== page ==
I have a barbershop and i have three employees. I pay 40% of gross sales per month as commission to the 2 specialists and a salary to one. Is the commission too high, because my payroll costs are abt 55%?

    • Donald Todrin says:

      It is high but within reason for your industry. Are you making a profit? Are you including yourself and your revenuer?
      Dont include yourself and calculate the %.As a barber you can be counted but more than the 40% is an owners draw. Since you are asking you are probably concerned and not making as much as you want… add another barber or stay open longer another night and increase revenue over the same overhead.
      dt

  48. Ishaq says:

    What woud be an ideal payroll ratio to gross sales for an engineering service company… Engineering service company employees highly skilled and experienced persons… besides it also includes cost of various high end softwares which are expensive … Other than this it also required latest technological supports … Please suggest

  49. Tricia says:

    Hi
    I have a dog walking company and it is time to add employees to help me do the work. I want to make sure I am factoring in all the expenses before landing on a percentage to pay a new walker. To keep things simple:
    If I charge $20 a walk ( gross )
    What are my expenses that I MUST include?
    Federal and state taxes, SS tax, Unemployement tax, business insurance ( I assume I divide this by 2 since I do some of the walks too), bonding insurance ( smart to have ), workmans comp insurance ( not sure how important this is ), gasoline allowance for each walker ( could they write off their own?), supplies ( ie bags, leashes ect )… Am I forgetting something obvious?
    Would my marketing expenses be separate?
    —- In short I would like to put together a formula that breaks down how much it would cost to add an employee and when and how I would turn a profit off of them.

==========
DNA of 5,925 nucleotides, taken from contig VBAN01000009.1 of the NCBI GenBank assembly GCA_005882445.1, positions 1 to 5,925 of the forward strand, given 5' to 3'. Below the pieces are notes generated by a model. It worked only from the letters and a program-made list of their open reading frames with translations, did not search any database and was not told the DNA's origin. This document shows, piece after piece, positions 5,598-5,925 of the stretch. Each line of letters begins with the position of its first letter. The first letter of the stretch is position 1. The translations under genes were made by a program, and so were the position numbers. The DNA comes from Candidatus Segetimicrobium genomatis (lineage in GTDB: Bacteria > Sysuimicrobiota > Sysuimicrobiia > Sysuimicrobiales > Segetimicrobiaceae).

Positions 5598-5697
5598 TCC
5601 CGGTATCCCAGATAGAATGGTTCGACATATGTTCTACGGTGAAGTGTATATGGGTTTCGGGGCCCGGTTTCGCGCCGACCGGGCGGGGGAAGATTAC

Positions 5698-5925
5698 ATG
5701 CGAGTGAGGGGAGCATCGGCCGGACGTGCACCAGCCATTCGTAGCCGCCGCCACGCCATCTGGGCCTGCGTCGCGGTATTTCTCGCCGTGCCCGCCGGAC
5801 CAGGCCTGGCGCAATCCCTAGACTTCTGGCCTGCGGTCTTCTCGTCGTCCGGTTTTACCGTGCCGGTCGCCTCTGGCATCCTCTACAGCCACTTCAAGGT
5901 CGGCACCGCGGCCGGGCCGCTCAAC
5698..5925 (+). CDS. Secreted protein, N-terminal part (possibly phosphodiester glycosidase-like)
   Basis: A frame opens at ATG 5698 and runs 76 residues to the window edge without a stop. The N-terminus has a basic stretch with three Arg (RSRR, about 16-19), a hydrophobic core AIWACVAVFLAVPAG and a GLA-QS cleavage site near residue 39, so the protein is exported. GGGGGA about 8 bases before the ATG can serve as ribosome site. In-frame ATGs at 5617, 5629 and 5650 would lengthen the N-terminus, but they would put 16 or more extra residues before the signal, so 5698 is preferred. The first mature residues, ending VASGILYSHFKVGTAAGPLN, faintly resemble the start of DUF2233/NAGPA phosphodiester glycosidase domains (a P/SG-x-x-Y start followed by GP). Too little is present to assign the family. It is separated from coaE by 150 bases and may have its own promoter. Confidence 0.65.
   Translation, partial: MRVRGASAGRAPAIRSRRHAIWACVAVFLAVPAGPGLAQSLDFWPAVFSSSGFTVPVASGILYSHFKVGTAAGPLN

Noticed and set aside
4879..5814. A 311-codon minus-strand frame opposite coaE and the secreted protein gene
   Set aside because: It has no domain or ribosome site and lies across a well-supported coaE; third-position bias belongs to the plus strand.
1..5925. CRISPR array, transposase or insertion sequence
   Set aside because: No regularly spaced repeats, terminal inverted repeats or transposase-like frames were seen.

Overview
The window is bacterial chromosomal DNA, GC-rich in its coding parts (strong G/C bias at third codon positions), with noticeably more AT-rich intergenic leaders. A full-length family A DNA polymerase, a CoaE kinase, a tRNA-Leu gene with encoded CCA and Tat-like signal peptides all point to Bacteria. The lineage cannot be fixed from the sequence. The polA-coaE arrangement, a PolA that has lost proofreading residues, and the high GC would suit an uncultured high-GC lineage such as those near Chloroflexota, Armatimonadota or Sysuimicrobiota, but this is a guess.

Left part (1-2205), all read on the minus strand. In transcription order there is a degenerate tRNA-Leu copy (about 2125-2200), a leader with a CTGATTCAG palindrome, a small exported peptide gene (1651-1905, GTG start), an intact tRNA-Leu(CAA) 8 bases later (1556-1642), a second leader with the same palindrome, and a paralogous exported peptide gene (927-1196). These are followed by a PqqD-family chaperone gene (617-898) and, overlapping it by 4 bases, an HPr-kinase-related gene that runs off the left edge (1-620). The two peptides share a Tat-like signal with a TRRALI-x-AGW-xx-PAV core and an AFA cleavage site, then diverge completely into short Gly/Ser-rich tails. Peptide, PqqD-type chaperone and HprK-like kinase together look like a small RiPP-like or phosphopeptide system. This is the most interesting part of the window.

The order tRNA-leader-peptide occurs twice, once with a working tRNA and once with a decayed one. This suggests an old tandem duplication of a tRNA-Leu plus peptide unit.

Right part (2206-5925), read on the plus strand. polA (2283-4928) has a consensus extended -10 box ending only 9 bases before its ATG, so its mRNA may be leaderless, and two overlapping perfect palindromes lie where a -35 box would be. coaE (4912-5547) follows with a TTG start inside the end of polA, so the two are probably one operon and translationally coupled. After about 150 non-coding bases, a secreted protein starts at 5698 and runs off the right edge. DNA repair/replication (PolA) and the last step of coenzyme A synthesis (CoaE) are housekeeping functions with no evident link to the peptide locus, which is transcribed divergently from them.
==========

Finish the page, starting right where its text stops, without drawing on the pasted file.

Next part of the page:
$20 service charge for a walk
    ____% taxes
    ____$ insurance
    ____$ supplies
    ____$ operating expenses
    ____$ payroll per walk/ walker
    ( ____$ net profit to business owner)
    I understand how to work towards profitability by getting customers in a tight radius and I am brainstorming on how I could give them bonus incentives to drive more revenue/ new cutomers.
    With all that above information what percentage do you think I should start off with? And with that suggested percentage what goal should I have as a net profit for myself ( the owner ) ? Understanding that I can control certain things like expenses.
    Thanks in advance!!
    You can reply here but I would love an email reply too if you don’t mind.

    • Donald Todrin says:

      I would approach it differently and keep it simple, I would treat them as independent contractors, pay them $10 per walk and thats it. They cover their own expenses, they are not employees.

  50. Shawn Acker says:

    I am so happy as of 2012 you are still answering questions on this. I want to start a none-profit for children. But I have no clue as to what kind of cut I should take for the company, Marketing, Webpage fee’s, Do I give myself a cut? What would a good percentage be. I can’t seem to find anything online to answer my question

  51. Pat Kelly says:

    We are being asked by one of our clients what % of payroll including benefits are norms in their industry. They are in the hotel management industry, they both own and manage.

  52. Lynn says:

    Hi Donald,
    I am very interested in your article because I have worked for a company which used payroll/revenue percentage as one of the HR Metrics. After 1 year, the matrix was changed to payroll/contribution gross profit percentage. I am an HR generalist. I do not have finance background. Would you be able to help me answer the following questions?
    1) What is the purpose of using the payroll/contribution gross profit percentage? Which industry/companies widely use this metric?
    2) What is the essential difference between the payroll/revenue percentage and the payroll/contribution gross profit percentage?
    3) What are pros and cons for the above 2 metrics to evaluate the labour productivity or labour efficiency?

    I look forward to hearing from you?

    Lynn

  53. Manas says:

    I am a salaried(INR 20000) employee working in a training institute handling PRO activities,all grievance , organizing conference . But now i am going to bring a new business opportunity (currently we are not into that)without using institute man power and product. Only i will use institute logo. So what should be the sharing ratio between me and the institute?

  54. H J Bester says:

    In am involved in an Old Age Home as a board member and has to consider a yearly budget. Ever increasing expenses are constantly causing us making plans to make ends meet without increasing levies too much. What is the norm for this type of business with regard to payroll expense as percentage of gross income ?